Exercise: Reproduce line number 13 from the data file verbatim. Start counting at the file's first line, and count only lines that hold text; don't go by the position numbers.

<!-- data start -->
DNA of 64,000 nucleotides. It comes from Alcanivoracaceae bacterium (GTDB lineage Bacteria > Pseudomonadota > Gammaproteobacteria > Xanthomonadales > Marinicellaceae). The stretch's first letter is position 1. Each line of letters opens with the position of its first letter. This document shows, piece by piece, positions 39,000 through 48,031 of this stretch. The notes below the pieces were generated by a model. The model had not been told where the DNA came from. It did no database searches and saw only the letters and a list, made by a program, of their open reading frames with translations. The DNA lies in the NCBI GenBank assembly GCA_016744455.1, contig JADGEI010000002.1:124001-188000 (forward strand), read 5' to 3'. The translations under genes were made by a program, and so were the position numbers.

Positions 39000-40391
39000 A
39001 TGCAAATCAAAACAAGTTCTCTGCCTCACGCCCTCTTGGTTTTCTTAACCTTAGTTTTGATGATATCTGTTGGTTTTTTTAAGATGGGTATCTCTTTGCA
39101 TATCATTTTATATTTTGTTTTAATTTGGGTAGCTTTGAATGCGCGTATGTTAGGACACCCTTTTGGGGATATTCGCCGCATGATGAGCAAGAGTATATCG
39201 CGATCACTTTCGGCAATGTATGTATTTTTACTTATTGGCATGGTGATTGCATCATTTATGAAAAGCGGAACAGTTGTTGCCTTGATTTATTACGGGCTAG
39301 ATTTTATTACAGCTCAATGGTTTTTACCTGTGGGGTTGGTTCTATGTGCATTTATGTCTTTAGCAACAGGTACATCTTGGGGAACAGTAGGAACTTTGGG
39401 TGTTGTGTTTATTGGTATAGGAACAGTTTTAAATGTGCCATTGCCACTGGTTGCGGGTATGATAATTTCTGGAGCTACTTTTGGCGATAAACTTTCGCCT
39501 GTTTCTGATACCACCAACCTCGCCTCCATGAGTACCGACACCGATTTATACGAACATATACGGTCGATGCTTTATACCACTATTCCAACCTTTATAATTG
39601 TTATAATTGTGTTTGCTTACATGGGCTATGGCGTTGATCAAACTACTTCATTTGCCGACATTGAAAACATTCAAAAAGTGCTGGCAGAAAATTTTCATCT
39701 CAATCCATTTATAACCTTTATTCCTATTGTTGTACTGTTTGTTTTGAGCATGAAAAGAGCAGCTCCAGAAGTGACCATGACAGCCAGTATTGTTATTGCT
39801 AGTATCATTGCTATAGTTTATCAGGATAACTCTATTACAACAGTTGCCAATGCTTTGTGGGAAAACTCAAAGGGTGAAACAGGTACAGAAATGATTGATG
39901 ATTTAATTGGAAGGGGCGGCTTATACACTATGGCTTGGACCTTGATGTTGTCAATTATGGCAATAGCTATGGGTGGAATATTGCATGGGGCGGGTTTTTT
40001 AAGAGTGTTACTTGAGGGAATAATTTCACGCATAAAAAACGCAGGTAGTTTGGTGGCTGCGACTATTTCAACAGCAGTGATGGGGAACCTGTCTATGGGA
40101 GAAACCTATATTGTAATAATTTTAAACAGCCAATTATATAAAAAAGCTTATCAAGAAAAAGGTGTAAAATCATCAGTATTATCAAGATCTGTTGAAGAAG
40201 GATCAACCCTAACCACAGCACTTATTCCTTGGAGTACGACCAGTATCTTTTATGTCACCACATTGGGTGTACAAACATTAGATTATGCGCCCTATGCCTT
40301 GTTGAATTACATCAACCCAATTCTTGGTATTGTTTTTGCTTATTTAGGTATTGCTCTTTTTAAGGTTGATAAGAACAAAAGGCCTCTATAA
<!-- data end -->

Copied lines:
39901 ATTTAATTGGAAGGGGCGGCTTATACACTATGGCTTGGACCTTGATGTTGTCAATTATGGCAATAGCTATGGGTGGAATATTGCATGGGGCGGGTTTTTT